THEY are fast becoming language experts down at Birkby Junior School.

Children at the busy school already chatter away in 18 different languages.

And now they are about to add a 19th.

They say that children should be seen, but never heard.

And that’s certainly going to be the case when a special assembly takes place at the Huddersfield school next week.

But pupils at Birkby will be using another form of communication when they speak to their peers during the celebration.

A dozen children have been learning to sign in special workshops during lunchtime with Lucy Stead.

And they will be showing off their talents during an assembly as part of National Learn to Sign Week which is organised annually by the British Deaf Association. It is another remarkable trait at a school where so many languages are already spoken by some of the pupils.

A spokesman said: “It is amazing how well the children do at picking up the different languages and we all get by”.

The school has welcomed freelance signer Lucy into school to work with children.

Children have been learning to sign the alphabet, their names, information about their families, feelings and emotions and a variety of signed songs.

Two of the girls involved have a deaf mother who uses only signing to communicate.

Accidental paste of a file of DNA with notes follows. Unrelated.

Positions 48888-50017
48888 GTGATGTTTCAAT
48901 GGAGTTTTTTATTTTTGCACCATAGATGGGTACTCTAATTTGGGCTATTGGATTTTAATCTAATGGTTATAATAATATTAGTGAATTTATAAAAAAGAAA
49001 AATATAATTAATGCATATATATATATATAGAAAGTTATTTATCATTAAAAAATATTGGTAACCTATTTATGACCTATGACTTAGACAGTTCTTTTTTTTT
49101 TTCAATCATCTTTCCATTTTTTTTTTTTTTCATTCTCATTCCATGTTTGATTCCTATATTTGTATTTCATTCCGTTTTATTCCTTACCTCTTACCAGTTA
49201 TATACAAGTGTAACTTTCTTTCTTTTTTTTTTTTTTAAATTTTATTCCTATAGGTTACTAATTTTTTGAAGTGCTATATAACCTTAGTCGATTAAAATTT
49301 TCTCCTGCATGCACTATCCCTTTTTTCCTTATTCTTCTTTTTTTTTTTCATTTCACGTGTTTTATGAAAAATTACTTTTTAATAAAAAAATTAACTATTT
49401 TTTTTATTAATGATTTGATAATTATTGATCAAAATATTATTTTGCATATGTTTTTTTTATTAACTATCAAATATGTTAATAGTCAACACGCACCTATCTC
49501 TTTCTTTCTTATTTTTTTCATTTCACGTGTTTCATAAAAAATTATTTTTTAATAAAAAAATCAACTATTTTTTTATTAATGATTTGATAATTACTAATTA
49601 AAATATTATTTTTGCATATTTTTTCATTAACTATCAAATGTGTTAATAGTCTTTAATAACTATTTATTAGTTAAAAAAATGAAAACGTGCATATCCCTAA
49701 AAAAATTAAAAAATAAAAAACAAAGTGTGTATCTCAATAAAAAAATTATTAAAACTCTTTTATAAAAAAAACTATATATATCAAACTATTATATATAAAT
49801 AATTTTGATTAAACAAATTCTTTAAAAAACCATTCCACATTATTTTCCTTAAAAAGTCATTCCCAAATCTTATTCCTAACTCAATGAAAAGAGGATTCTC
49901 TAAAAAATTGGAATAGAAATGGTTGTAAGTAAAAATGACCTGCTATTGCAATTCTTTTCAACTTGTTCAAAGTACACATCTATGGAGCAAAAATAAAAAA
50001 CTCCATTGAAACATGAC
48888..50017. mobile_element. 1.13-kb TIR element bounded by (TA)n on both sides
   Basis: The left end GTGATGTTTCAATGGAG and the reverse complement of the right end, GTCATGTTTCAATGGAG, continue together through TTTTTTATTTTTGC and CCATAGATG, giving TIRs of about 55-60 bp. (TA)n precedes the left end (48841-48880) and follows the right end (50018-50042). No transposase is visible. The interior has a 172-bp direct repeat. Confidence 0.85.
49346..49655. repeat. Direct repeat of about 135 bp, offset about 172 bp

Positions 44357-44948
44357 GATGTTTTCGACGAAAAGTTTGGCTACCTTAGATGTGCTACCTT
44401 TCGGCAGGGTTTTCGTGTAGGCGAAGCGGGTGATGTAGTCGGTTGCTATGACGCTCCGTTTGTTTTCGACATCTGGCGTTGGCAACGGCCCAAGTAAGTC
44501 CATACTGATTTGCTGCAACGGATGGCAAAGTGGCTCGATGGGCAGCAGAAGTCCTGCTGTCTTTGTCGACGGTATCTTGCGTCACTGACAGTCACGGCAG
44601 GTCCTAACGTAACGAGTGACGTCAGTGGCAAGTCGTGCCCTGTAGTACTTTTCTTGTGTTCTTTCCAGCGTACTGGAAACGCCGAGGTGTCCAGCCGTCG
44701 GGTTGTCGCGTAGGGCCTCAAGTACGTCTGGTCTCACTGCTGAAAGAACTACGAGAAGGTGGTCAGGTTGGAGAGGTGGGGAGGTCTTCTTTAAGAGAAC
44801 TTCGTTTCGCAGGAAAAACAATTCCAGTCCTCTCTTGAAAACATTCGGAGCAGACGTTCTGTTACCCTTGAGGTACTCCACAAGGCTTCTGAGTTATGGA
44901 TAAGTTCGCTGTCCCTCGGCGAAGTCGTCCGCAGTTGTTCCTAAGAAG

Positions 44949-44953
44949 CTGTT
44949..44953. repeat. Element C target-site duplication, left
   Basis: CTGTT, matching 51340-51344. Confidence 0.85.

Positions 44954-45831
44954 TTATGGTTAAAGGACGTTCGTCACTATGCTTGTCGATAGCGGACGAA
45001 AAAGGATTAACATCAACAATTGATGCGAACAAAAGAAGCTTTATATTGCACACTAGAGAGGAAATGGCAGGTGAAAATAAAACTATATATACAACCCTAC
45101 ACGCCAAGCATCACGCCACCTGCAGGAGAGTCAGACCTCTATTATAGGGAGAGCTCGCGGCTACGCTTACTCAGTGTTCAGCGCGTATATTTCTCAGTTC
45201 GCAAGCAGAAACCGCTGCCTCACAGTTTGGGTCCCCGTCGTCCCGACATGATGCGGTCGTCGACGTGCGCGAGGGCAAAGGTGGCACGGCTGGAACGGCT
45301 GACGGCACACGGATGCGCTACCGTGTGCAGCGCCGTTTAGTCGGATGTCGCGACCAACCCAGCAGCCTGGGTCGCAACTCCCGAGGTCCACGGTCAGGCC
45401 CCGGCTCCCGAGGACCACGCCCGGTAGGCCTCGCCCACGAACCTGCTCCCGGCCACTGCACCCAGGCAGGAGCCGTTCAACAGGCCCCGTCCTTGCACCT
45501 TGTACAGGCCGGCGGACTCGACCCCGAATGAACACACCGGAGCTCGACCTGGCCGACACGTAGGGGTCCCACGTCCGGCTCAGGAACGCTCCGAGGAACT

Mrs Stead said she had first become interested in sign language when a child with a deaf brother had taught her the basics while she was working at another school.

“Sign language is a fantastic tool for teaching and the children learn so many other things like body language and confidence skills from it.

“They pick it up so quickly and are so eager they just want to learn the next sign, they love it.”

Lucy said as modern foreign languages became more important in primary schools, BSL could be used as a tool to widen the knowledge and broaden the experiences of children overall.

BSL is a fairly recent addition to courses offered to deaf people.

The British Deaf Association’s Dictionary of British Sign Language was not published until 1992 and many people are surprised when they discover that sign language was forbidden in the teaching of children until 1975.

At Birkby it will be added to a growing list of languages which covers: Arabic, English, Gujerati, Hungarian, three forms of Kurdish, Sorani, Pashto, Pahari, two forms of Panjabi, Mirpuri, Polish, Farsi, Croatian, Umbundu and Urdu.

BSL will be the 19th language.

Schools interested in Lucy’s work can contact her at: